DNA: Reevaluating Innocence and Guilt
DNA: Reevaluating Innocence and Guilt
“DNA testing has an unparalleled ability both to exonerate the wrongly convicted and to identify the guilty.” - Chief Justice John Roberts Jr. Human beings share many qualities. Billions of people have brown eyes, millions have blonde hair; some people are short and some are tall. However, one thing that is completely unique to an individual is DNA. No two people, including identical twins, have the exact same DNA (Bruder et al., 2008). This information is invaluable to forensic scientists; since 1986 when DNA was introduced as a forensic method, DNA profiling has been used to prove guilt or innocence (Friedman, 1999). Unfortunately for many, the lack of sufficient DNA testing has led to inaccurate guilty charges. Over the years, DNA testing has become an essential element in criminal cases. As it has become more important, many cases have been reopened and untested DNA has been analyzed. This has not only led to the rightful conviction of thousands of criminals, but also the exoneration of many innocent people given guilty sentences.
In 1985, geneticist Alec Jeffreys first described DNA fingerprinting. He was the first to discover DNA regions that contained repeating DNA sequences; he also discovered that the number of times a sequence repeated itself differed from person to person. Dr. Jeffreys then created a way to measure the length of these repeated sequences, in turn creating the first way to perform human identity tests (Butler, 2005). That same year, Dr. Jeffreys was contacted about genetically proving maternity so that mother Christiana Sarbah could keep her son Andrew with her in England. They both provided blood samples with which Dr. Jeffreys produced their DNA fingerprints. After recreating the father’s DNA from Christiana’s three known children, Dr. Jeffreys matched half of Andrew’s DNA bands with his father and the other half with Christiana. The probability of this happening by chance was one in a trillion; Christiana’s son was allowed to remain in England (DNA Fingerprinting, 2003).
In 1987, the first use of DNA in United States courts appeared. Charged with armed burglary and rape, Tommie Lee Andrews was convicted after semen collected at the crime scene matched his blood sample (Hibbert, 1999). In 1989 Gary Dotson became the first person in the United States to be exonerated through the use of DNA identification technology. Convicted for rape in 1979, Dotson spent ten years in jail and on parole before his charges were dismissed (Gross, 2004). As a result of a FBI software pilot project in 1990, The Combined DNA Index System (CODIS) was created. Over the years, both computer and DNA technology have improved, thus enabling CODIS to improve alongside them. Presently, CODIS is used for the search and storage of short tandem repeat (STR) profiles (The CODIS Software). A New York case in 1991 highlighted the importance of preserving evidence when Charles Dabbs, convicted of rape in the early 1980s, was exonerated after DNA testing of a semen sample proved his innocence (Foderaro, 1991).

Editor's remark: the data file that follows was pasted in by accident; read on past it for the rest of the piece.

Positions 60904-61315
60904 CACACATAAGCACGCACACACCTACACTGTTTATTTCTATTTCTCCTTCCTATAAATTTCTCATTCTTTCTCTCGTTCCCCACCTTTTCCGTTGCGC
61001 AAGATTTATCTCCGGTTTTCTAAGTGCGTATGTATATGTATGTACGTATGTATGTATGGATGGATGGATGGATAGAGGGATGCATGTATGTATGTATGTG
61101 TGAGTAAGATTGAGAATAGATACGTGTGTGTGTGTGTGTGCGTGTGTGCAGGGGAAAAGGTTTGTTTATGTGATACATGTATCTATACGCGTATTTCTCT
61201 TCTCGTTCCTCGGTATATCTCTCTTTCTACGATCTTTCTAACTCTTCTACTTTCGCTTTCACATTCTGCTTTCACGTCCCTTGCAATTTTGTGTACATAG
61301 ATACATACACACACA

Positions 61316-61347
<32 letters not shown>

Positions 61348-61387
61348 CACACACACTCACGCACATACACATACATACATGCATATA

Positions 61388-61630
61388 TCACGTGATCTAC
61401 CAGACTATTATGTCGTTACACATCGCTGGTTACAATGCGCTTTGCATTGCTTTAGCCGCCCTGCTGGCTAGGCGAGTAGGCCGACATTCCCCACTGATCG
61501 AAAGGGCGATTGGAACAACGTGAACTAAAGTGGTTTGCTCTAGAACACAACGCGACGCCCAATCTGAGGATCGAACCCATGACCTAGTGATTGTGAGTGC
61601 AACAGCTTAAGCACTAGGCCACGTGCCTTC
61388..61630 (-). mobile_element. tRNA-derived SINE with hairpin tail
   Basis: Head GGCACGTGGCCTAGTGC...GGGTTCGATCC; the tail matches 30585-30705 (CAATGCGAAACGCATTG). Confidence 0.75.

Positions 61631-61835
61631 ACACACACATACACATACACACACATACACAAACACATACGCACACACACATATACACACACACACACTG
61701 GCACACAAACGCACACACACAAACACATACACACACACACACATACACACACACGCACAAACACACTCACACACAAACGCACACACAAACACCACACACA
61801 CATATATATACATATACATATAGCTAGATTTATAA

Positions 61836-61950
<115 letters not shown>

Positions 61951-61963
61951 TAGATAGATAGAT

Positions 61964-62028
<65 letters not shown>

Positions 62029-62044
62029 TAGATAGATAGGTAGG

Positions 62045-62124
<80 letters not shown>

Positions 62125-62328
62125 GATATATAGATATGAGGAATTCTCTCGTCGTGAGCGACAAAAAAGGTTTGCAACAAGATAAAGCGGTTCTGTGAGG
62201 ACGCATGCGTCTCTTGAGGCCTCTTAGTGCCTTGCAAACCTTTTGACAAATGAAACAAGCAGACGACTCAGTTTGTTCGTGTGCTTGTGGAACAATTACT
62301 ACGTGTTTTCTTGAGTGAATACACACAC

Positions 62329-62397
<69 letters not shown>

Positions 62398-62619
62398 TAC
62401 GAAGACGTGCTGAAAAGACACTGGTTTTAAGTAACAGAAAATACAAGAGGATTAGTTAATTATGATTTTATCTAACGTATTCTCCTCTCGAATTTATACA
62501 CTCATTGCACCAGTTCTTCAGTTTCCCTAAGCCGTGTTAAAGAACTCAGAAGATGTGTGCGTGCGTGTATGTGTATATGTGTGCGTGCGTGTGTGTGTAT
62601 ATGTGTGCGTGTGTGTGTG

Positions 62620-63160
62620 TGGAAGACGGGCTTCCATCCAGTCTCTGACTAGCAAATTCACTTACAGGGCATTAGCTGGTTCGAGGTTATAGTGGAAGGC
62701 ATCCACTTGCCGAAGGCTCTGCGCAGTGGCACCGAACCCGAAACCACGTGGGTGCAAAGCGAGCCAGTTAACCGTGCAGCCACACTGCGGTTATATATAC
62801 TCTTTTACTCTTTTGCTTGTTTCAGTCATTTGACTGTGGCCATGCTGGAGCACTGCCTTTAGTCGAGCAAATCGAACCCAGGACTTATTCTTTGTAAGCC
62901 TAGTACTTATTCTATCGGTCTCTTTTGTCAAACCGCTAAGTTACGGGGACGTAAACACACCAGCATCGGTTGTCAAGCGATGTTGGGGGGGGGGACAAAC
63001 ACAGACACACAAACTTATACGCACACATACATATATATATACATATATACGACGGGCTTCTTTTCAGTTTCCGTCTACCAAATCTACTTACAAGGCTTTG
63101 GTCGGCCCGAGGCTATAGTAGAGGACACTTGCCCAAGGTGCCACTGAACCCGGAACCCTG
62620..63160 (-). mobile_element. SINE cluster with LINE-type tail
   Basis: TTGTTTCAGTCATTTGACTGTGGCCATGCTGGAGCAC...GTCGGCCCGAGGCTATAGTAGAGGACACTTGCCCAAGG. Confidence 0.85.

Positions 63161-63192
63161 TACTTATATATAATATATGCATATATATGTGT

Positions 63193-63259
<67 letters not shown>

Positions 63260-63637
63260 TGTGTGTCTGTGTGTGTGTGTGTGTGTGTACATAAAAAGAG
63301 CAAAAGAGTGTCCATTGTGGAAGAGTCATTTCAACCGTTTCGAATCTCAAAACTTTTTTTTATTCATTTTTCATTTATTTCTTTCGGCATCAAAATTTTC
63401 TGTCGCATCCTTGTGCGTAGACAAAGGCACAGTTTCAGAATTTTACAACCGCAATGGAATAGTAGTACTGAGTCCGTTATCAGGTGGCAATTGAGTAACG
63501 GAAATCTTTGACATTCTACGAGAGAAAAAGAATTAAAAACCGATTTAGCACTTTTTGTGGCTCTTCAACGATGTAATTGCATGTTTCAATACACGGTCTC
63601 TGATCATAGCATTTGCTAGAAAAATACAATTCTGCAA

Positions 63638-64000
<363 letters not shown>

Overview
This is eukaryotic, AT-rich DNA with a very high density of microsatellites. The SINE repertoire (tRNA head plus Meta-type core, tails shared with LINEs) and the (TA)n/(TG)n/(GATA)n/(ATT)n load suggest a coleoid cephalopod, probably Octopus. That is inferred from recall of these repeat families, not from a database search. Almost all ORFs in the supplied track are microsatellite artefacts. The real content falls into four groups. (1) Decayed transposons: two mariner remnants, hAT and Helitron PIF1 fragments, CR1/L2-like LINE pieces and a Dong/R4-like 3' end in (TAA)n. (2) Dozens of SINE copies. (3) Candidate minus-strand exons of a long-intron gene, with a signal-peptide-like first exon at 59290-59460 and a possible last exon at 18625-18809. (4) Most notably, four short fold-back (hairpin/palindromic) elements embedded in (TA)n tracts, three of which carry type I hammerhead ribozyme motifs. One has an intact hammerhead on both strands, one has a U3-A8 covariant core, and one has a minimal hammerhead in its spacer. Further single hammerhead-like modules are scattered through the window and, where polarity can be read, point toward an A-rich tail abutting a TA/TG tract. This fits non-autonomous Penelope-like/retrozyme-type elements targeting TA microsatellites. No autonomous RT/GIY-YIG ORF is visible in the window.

The second generation of DNA analysis, known as the polymerase chain reaction (PCR), became applicable to forensic analysis in 1993-94. This allows DNA to be collected from very small amounts of biological material. Then in 1995, the OJ Simpson trial brought DNA evidence into the public’s eye. The third generation of DNA analysis was developed in 1996; named short tandem repeats (STR), this allowed DNA to be extracted from even smaller amounts of material (Moffeit et al., 2007). Obviously, over the last two and a half decades DNA testing and its importance in criminal cases have steadily increased. Though DNA is vital in bringing the guilty to justice, it has also played a significant role in exonerating hundreds of innocent people sentenced to jail and/or even death. With the help of the Innocence...
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